The couple married sometime in 1958 or 1959, their daughter said, after which they moved into the home that Ernest Jacobson and his father built in Voorheesville, and where they would both remain for the rest of their lives. Joyce Jacobson added that her mother took care of her father’s parents until they died.

Of her own “very family-oriented” experience being raised with her two sisters in Voorheesville, Ms. Jacobson said, “It was just a great way to grow up.”

Joyce Jacobson recalls perhaps just two occasions when she and her sisters had a babysitter — “either our cousin who lived next door or my mom’s twin sister … .”

“They just liked being with us,” Ms. Jacobson said of her parents.

Sometime in 1967, Mrs. Jacobson began working in the cafeteria of Voorheesville Elementary School, eventually becoming its manager. She worked there for 20 years.

“She created ‘Win a Cookie Day,’” her daughter said. “It sounds kind of crazy, but it was so popular.”

Recently, Joyce Jacobson said, a worker who was helping with landscaping on her mother’s property recognized Mrs. Jacobson, and said, “You’re the ‘Win a Cookie’ lady; I won one.”

“I was there when that happened and my mom’s face lit up,” Ms. Jacobson said.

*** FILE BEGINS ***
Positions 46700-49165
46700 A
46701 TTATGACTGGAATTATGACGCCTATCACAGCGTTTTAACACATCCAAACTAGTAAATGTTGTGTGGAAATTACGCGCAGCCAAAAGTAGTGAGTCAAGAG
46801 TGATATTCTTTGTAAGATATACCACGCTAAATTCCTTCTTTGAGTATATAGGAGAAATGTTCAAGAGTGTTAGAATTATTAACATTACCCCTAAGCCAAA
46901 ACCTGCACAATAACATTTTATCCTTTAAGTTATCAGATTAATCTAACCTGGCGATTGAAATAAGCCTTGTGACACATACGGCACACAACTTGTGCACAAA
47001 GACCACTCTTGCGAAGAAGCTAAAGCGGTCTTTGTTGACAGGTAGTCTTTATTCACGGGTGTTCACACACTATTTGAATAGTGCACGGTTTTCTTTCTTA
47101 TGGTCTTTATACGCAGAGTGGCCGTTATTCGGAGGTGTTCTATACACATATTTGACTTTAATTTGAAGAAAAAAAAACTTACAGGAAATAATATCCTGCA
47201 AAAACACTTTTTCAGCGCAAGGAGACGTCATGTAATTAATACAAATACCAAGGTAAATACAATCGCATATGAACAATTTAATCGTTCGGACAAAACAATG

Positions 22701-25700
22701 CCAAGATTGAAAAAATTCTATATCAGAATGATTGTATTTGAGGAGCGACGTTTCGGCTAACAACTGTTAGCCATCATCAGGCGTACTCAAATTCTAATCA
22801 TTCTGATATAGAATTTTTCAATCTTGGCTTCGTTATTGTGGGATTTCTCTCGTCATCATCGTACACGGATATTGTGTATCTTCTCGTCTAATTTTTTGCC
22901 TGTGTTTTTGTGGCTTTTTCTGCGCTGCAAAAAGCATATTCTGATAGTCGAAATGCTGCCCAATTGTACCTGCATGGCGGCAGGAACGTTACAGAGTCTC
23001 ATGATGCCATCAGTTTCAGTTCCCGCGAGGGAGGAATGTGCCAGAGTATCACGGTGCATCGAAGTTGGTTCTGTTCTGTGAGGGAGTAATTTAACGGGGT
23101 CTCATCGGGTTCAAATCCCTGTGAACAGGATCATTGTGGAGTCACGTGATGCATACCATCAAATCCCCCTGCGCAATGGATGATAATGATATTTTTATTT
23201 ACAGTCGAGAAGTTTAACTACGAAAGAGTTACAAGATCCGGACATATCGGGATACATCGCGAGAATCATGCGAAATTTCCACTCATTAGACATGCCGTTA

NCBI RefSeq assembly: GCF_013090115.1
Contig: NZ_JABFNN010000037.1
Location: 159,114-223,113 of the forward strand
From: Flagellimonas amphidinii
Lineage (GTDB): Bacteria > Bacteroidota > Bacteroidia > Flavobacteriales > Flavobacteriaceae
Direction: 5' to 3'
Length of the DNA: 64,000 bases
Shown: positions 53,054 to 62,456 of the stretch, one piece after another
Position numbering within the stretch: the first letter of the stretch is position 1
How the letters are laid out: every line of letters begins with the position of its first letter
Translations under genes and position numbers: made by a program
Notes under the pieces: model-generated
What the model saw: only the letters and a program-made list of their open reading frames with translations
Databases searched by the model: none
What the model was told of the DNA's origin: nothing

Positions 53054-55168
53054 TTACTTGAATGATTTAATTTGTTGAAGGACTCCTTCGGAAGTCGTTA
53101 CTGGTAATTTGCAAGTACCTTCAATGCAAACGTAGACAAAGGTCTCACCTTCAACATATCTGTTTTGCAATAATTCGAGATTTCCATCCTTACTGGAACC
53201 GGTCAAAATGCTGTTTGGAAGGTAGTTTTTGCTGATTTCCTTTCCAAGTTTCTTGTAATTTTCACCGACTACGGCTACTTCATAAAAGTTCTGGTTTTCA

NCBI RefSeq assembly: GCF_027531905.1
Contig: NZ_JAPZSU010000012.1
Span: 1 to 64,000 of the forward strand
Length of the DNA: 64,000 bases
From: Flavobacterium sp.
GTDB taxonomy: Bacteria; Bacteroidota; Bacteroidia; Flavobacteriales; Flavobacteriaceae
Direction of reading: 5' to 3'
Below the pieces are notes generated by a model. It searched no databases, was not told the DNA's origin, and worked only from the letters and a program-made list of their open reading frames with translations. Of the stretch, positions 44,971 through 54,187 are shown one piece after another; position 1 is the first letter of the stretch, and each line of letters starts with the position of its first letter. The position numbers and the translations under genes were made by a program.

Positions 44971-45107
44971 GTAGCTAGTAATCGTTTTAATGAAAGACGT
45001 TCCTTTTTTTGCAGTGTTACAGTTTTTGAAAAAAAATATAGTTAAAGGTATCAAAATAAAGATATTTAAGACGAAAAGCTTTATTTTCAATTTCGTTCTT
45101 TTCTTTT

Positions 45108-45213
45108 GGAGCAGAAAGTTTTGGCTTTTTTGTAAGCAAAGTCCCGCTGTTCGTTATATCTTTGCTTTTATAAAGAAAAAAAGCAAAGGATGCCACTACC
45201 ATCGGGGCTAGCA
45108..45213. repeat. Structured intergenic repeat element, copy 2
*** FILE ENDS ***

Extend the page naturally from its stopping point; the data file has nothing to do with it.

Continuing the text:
The family found out at a recent memorial service for their mother that she had been sneaking little bags of cookies to some of kids who “maybe felt left out,” her daughter said. “So it was kind of cool to find out what we knew about her all along, but we didn’t know she was doing that with other people and helping them.”

Mr. Jacobson retired from Price Chopper Supermarket’s Rotterdam warehouse sometime around 1987 or 1988, Joyce Jacobson said; shortly after, her mother retired from Voorheesville Elementary School.

“She lived a very balanced life,” Joyce Jacobson said of her mother, “both of my parents did.”

Ms. Jacobson said that her mother had cut out of the newspaper and kept with her for many years a poem that said something to the effect of: Make time for work, make time for play, make time for laughter.